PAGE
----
Rambling about: Failure

Having so many doors being slammed in my face one after the other hurts. I don’t like not being good at things or not being good enough for things. I’ve always been good at school. I’ve always been a leader. I’ve always stood out from the crowd, worked hard, and got everything that I wanted and deserved but right now I’m not doing any of these things, at least not where graduate school is concerned. And I feel terrible!

Despite growing more and more certain by the day – hell, minute – that I want to change master’s programs to the thesis track, I still went on a couple of interviews for internships in the past month for the clinical track that I’m currently on. I really should have put in a lot more applications and gone on a lot more interviews but I didn’t, much to the chagrin of the clinical director of my program. I kind of convinced myself that if this was meant to be, I’d get accepted by one of the two places at which I’d interviewed. If I got a placement I’d stay in my current program, if I didn’t then that was my sign to make the change. I was hoping and praying that something would come through because I guess I’m still not fully comfortable with quitting something this big. As of this past Wednesday, I got my answer: I’m making the switch.

While it would be extremely easy to feel like a failure – because this is yet another instance in a long line of letdowns as of late – I find solace in the fact that I didn’t actually fail. But wait, you didn’t get either of the internships! I know, however for me to consider this a failure, I would’ve needed to have given my all, put my very best foot forward, and believed that I was the best fit for what these agencies were looking for and they’d be making a mistake not to hire me; but I didn’t. For both interviews, I made the minimal effort to prepare, I didn’t stress myself out about trying to appear perfect, and nail every question. I even ran into one of my classmates as she was leaving her interview and said in my head,

She’d be so good for this position! I want her to get this position. I’d be to happy for her to land this; she’s exactly what they’re looking for.

I knew these people didn’t want me as an intern and I knew I didn’t want to be their intern; that’d be a disservice to the very real and necessary work that they do to treat individuals with mental illnesses and substance abuse issues.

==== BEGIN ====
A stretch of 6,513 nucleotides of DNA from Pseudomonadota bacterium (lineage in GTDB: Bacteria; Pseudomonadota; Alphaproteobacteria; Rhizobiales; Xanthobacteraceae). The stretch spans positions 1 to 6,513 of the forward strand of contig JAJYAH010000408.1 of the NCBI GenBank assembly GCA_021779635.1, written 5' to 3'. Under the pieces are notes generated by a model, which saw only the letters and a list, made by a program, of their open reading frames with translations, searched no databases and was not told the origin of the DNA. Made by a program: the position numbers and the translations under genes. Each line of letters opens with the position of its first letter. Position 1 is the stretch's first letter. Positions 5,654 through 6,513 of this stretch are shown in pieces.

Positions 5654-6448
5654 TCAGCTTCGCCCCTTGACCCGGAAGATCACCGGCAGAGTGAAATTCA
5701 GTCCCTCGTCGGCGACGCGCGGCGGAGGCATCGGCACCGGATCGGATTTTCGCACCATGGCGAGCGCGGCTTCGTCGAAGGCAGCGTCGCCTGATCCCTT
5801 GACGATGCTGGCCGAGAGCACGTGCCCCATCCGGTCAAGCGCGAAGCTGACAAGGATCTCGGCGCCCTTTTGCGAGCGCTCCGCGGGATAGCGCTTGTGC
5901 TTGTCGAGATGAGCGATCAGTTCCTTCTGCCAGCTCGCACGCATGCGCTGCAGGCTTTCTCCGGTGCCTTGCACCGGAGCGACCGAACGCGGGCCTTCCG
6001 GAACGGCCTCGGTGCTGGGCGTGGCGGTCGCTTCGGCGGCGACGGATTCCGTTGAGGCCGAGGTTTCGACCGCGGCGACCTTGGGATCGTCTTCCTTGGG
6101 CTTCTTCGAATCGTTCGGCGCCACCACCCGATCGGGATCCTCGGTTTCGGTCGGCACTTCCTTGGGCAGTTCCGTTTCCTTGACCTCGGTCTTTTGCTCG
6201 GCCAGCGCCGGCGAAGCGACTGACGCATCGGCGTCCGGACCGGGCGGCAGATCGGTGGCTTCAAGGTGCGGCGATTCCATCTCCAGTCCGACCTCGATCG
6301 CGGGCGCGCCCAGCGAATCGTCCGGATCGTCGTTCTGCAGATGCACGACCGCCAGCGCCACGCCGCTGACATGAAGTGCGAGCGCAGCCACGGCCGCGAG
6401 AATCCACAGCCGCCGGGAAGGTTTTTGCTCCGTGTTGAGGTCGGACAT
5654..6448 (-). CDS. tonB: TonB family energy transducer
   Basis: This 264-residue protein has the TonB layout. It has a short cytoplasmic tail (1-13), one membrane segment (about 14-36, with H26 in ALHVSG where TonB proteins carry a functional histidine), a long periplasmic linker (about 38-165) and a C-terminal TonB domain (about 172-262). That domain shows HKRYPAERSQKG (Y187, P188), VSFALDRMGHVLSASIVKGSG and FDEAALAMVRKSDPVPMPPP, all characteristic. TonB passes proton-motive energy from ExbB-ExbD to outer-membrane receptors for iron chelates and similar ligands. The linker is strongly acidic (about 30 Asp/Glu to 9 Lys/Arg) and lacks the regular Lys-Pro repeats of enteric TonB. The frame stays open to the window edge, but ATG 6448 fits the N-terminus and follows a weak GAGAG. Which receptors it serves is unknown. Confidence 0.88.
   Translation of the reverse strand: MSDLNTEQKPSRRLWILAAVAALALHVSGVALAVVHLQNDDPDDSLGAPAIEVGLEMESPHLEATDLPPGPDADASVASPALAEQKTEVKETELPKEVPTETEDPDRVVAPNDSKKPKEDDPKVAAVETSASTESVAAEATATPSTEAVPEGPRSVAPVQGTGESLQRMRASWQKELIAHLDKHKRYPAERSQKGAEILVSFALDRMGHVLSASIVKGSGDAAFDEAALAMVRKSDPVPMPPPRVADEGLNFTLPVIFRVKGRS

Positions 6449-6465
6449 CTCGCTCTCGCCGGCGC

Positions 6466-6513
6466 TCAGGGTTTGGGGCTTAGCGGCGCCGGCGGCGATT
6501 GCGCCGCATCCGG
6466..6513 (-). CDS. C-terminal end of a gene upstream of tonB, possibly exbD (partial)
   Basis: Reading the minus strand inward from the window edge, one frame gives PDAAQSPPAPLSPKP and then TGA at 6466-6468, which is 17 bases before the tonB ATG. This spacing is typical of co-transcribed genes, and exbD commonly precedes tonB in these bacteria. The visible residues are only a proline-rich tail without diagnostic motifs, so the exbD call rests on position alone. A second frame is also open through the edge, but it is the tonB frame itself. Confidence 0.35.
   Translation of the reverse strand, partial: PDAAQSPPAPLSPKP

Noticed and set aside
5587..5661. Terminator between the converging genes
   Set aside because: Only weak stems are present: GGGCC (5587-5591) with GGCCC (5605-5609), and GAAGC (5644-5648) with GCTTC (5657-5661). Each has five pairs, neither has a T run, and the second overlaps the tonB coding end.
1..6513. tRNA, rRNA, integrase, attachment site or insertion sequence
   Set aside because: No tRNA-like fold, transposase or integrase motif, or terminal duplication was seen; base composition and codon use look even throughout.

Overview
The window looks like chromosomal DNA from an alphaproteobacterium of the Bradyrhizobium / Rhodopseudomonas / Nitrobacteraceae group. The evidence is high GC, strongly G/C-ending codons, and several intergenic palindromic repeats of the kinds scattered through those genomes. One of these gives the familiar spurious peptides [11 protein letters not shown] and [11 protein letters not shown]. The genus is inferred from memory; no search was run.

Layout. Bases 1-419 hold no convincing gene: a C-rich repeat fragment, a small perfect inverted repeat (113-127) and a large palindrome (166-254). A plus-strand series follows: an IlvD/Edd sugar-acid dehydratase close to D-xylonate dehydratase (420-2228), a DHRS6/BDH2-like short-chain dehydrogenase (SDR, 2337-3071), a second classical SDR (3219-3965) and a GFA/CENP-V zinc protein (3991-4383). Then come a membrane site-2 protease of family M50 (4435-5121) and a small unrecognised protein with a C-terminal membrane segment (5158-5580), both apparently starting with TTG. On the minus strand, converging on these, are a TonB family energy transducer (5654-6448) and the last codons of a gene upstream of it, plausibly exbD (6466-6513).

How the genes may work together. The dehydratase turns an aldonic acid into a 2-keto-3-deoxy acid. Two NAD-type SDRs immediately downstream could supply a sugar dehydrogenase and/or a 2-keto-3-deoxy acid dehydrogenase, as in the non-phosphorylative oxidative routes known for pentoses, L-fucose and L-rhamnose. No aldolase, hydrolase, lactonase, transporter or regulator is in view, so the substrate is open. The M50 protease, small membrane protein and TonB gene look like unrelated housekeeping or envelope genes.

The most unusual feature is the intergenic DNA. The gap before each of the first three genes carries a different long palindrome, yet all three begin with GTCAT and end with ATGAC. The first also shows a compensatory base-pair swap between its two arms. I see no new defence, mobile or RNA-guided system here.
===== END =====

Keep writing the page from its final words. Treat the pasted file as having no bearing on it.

See, that same voice in my head has been telling me for a long time now that I really didn’t want to go this route. At first, it looked simple enough. It looked doable. I convinced myself that while I may not be the best counselor I could do this job. Except as time went by I saw more and more reasons why I should rethink my decision. I even convinced myself that I could just get this degree now and then after I graduate, do something else. Possibly something still in the mental health field but not full-time counseling, I wouldn’t even worry about getting licensed. The same small voice kept trying to steer my attention to the research side of the mental health field. Despite my lifelong love/hate relationship with writing, I think that writing a thesis and conducting research would be something I would enjoy and do well at. A master’s in psychology would allow me to complete a thesis and open a lot of doors for me career-wise, and I love having options! (I also wouldn’t feel the guilt of playing counselor with real people’s lives; NOT OKAY.)

So what is the point I’m trying to make here? Eh, I’m not entirely sure. I guess all of this taught me to redefine failure. I’ve been trying so hard to shake the feeling that I failed at getting an internship because I wasn’t good enough when, in all honesty, I failed because I didn’t give a rat’s ass about giving it my best or having a good outcome. I was just going through the motions. Going from so many successes in my past to the “failures” of my present is difficult. The sting is there regardless but this has been a big painful lesson in following your heart and going where you’re led. I just hate how I have to keep teaching myself such time-consuming and expensive lessons…

Hope this helps somebody!

2 thoughts on “Rambling about: Failure

  1. I came across your blog via a pin about bullet journaling. I just wanted to tell you that I understand where you are. I have a crazy long story about failure myself. I’m 32 years old and a mom to 3 wonderful kiddos. My husband was diagnosed with ESRD five years ago and it turned our lives upside down. Due to the disease, I can’t be a stay at home mom forever as originally planned. Doing some soul searching, four years ago, I decided to go back to school to be a nurse. The plan was school=RN, kidney transplant for hubs, life goes back to being semi normal. But, in the middle of clinicals and lectures and just LIFE, I realized I was not happy. I dreaded graduating. I couldn’t see myself doing this for the rest of my life. I took a semester break thinking maybe I was just overwhelmed with all my responsibilities, and tried again. With failure riding on my back once again. I have always been a 4.0 successful student at the top of my class. But, this was something I could study for hundreds of hours and still fail an exam. I was devastated and just LOST. This spring, after failing once again this past fall, I decided to just finish my Associate in Science and think about what I wanted to be. I discovered something I knew had always existed, but somehow I had forgotten that I wanted it. A teacher. So, now, I’m happy and feel like I’m on the right track. A lot of money and time has been wasted, but I feel a lot more confident in my future.

    • Lisa, I’m glad somebody can relate and I’m happy that despite everything, you were able to figure out what you’d love to do as well. Thanks for reading, commenting, and all the best to you and your family.

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